The latest financial quarter has seen a significant decline in the average American’s 401(k) balance, with a 4% drop attributed to the rise in “hardship withdrawals” as individuals grapple with the persistent challenges of inflation, according to a study released by Fidelity Investments.
The study, based on data from more than 45 million retirement accounts, found that the typical 401(k) balance fell from $112,400 in the second quarter to $107,700 in the period ending on September 30th, marking a substantial decrease of nearly $5,000. Individual Retirement Account (IRA) balances also experienced a similar downturn, declining from $113,800 to $109,600 during the same time frame.
One of the most concerning trends revealed in the report is the increase in “hardship withdrawals,” defined by the IRS as withdrawals for significant, unexpected expenses. Fidelity reported that 2.3% of workers resorted to hardship withdrawals in the third quarter, up from 1.8% in the same period the previous year.
These withdrawals are subject to income tax, with an additional potential 10% tax penalty if taken before the age of 59.5 or for purposes other than specific immediate financial needs such as medical bills, school tuition, or home repairs.
The primary driver behind these withdrawals, as reported by eight in 10 respondents, is the ongoing inflation issue, which has put significant financial stress on Americans. Fidelity’s report emphasized the importance of emergency savings, which has been identified as the top savings goal among employees following retirement.
According to Fidelity’s findings, the main reasons for hardship withdrawals were to avoid eviction and cover medical expenses, reflecting the dire financial circumstances faced by some account holders.
Additionally, in-service withdrawals, not categorized as “hardships” and thus subject to tax and penalty payments, also increased in the third quarter, rising to 3.2% from 2.7% in the previous year. Borrowing against 401(k) accounts also saw an uptick, reaching 2.8% in the latest quarter, up from 2.4% in the second quarter of 2022.
401(k) Decline and Rising Loans Reflect Financial Challenges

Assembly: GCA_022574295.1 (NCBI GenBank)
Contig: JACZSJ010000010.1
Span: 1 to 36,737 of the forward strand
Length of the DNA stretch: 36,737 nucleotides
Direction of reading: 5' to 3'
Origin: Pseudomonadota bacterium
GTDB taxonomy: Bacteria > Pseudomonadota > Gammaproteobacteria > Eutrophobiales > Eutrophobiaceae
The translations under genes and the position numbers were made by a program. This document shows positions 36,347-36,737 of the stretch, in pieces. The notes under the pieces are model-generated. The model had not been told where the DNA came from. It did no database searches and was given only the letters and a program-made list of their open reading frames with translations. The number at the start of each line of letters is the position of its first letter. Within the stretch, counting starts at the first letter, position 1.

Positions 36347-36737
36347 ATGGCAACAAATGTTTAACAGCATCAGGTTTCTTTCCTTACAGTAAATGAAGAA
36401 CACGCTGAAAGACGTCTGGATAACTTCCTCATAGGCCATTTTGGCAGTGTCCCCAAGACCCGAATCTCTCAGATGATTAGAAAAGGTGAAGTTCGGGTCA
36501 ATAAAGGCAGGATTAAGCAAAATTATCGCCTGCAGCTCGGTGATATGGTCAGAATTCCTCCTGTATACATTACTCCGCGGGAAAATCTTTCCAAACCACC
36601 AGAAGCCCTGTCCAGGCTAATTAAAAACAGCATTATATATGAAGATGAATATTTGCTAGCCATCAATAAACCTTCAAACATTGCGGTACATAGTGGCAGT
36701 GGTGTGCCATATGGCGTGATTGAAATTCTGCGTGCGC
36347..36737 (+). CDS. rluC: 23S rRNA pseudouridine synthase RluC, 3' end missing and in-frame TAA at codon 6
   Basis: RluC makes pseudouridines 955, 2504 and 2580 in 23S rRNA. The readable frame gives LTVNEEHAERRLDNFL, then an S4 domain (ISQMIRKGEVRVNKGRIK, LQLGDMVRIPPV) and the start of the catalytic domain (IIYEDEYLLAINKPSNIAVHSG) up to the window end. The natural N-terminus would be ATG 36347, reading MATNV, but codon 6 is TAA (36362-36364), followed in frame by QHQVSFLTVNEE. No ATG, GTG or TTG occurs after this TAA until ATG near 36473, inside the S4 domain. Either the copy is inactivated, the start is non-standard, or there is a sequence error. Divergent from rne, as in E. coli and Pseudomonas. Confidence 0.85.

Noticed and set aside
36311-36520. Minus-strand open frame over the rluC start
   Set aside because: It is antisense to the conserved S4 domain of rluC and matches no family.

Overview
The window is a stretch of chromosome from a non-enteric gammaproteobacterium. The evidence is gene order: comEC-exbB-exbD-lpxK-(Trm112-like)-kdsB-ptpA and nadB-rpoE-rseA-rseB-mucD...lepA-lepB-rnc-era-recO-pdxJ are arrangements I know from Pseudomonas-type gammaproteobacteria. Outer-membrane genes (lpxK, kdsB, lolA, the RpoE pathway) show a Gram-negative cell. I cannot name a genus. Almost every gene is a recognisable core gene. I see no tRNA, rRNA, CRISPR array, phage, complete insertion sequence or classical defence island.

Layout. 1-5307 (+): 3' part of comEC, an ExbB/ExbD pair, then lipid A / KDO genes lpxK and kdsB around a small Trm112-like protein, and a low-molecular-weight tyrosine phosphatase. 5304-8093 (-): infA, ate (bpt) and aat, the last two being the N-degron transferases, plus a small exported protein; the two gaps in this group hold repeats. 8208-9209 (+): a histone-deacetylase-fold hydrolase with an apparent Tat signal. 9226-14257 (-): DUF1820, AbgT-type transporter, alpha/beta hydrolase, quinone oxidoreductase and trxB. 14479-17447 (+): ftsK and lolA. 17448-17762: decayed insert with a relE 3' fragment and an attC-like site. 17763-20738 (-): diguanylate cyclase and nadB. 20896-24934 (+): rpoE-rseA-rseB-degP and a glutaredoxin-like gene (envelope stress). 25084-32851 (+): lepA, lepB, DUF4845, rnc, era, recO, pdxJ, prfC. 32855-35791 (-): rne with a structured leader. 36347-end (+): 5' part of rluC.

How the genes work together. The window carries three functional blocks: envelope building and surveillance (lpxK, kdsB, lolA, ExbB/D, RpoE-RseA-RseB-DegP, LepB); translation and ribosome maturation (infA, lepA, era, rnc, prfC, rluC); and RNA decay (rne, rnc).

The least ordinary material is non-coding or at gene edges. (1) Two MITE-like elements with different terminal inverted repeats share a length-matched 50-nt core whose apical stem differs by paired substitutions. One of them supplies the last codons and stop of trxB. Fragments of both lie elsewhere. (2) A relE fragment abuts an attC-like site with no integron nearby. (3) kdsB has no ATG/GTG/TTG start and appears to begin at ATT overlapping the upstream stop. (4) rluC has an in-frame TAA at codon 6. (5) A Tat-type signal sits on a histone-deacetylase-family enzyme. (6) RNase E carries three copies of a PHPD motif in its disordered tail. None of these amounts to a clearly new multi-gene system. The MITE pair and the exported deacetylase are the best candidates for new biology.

Outstanding loans on retirement plans, capped at $50,000 or 50% of the account holder’s assets, saw a subtle increase from 17.2% in the previous year’s third quarter to 17.6% this year. This figure represents a significant departure from the all-time low of 16.6% observed in early 2022.
Borrowers who take loans from their retirement accounts are typically required to repay them within five years, with payments made at least quarterly.
Both 401(k)s and IRAs are retirement accounts, with the former offered by employers and the latter opened by individuals through banks or brokers. Regardless of the type of retirement account, withdrawals are generally only intended at 59.5, though the official retirement age in the United States is typically considered to be 67.
Fidelity’s report further highlighted many Americans’ financial challenges, with 57% of adults stating that they could not afford a $1,000 emergency expense.
These difficulties are exacerbated by persistent inflation, as October’s Consumer Price Index rose 3.2% compared to the previous year, following a 3.7% increase in September. Prices have surged by a staggering 18.2% compared to October 2020, when a COVID-induced lockdown impacted the United States.
Meanwhile, the Biden administration’s economic agenda, often touted as a means to reduce the government’s deficit, has come under scrutiny in light of recently released Treasury data, which shows the debt doubling from approximately $1 trillion to $2 trillion over the past year.
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